American education is notorious for its expensiveness, which leads to significant political debates. A common viewpoint is that the federal government should take a more active role in financing and regulating colleges and universities. However, it is not clear whether enhanced federal financing will lead to cheaper education. Understanding how higher education in the US is financed is essential in ascertaining the nuances of sources of revenues generated by colleges and universities.
Reasons and Examples
What is the role of the federal government in funding post-secondary education?
It is important to understand the structure of post-secondary education in the US. Colleges, universities, and other educational institutions can be public and private. The difference between them is the source of funding – private colleges and universities survive on endowments, while public institutions receive financial support from states and the federal government (Two decades of change, 2019). The overall provision of finances for education is regulated by the Higher Education Act (Gándara & Jones, 2020). The specific forms of federal financial support are grants for students and research projects (Two decades of change, 2019). As a result, the government’s role is to help American citizens receive education and ensure scientific progress.
How do federal and local funding sources affect tuition costs?
Tuition costs are dependent upon a number of factors, the most important of which is the size of funding. Tuition fees are important because they also provide universities and colleges with the financial resources necessary for their functioning (Bahrs & Siedler, 2019). The most common assumption is that the less funding a specific institution receives, the more it is pressed to increase tuition costs. However, this is not the case in reality, as there are numerous examples of educational institutions simultaneously receiving federal funding and increasing tuition costs. The academic years of 2007-2008 and 2008-2009 serve as an example of this phenomenon, which became known as Bennet’s hypothesis (de Rugy, 2019). A possible explanation is that a university that receives federal support also gains prestige, which makes studying in it more expensive.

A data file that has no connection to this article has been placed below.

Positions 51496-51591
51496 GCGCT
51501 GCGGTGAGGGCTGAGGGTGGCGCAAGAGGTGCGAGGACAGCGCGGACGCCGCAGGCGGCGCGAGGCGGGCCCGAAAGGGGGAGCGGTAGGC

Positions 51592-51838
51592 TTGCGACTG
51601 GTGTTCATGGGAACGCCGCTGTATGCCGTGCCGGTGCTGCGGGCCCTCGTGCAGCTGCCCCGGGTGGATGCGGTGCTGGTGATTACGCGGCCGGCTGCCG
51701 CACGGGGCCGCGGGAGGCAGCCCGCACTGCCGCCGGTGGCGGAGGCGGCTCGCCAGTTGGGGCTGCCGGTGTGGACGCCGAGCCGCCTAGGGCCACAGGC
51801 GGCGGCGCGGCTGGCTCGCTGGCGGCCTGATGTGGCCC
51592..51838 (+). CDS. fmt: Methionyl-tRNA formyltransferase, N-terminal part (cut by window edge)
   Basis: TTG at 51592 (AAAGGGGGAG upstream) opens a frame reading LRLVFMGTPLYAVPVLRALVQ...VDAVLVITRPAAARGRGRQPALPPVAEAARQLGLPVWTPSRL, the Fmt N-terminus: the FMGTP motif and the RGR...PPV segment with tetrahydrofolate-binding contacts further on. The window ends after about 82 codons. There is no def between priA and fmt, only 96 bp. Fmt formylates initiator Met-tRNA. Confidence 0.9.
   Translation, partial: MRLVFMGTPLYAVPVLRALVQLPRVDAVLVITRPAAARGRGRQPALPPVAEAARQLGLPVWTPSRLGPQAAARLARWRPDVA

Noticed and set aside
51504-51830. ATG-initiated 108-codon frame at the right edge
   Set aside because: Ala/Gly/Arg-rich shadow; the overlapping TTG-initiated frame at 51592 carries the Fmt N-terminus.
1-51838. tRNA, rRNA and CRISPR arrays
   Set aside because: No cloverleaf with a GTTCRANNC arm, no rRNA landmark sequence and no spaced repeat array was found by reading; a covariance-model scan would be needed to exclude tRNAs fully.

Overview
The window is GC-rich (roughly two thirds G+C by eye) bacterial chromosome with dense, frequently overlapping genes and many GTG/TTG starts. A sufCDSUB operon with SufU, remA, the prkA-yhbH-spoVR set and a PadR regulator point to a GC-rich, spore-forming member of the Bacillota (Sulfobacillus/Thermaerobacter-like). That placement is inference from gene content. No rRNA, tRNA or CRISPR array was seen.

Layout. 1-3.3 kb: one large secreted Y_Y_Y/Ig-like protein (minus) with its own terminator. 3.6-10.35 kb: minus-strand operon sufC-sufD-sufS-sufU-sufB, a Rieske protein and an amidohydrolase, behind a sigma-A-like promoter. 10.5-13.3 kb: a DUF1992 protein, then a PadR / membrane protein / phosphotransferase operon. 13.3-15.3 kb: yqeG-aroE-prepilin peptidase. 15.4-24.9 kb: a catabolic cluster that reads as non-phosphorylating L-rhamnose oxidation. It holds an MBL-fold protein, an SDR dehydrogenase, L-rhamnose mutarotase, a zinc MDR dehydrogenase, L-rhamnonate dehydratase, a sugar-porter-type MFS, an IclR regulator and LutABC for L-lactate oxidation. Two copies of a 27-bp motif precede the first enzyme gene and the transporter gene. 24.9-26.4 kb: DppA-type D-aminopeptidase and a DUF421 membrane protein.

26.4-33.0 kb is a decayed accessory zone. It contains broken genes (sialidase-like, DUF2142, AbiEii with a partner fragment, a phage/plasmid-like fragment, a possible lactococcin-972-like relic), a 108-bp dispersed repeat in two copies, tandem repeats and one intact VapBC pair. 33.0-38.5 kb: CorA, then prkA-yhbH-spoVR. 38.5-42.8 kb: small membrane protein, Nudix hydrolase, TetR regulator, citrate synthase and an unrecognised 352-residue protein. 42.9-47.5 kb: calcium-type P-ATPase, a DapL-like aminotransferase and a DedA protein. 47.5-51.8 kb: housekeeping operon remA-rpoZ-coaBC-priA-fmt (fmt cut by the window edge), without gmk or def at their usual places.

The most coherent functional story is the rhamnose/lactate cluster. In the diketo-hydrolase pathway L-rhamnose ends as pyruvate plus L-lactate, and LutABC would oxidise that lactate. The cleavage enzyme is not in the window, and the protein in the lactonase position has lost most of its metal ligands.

Local funding is considerably less influential in comparison to federal financial support. The funds received from local sources are primarily spent on operational expenses of local colleges and universities (Two decades of change, 2019). Unlike federal funding, local funding is constant and essential for the survival of educational institutions in the current economic conditions. Therefore, there is no prestige bonus, which would justify the increase in tuition costs. Colleges and universities depend on local communities to provide them with applicants who are able to pay the tuition fee. As a result, the increase in local funding leads to a decrease in tuition costs.
Identify the revenue that colleges typically receive from federal sources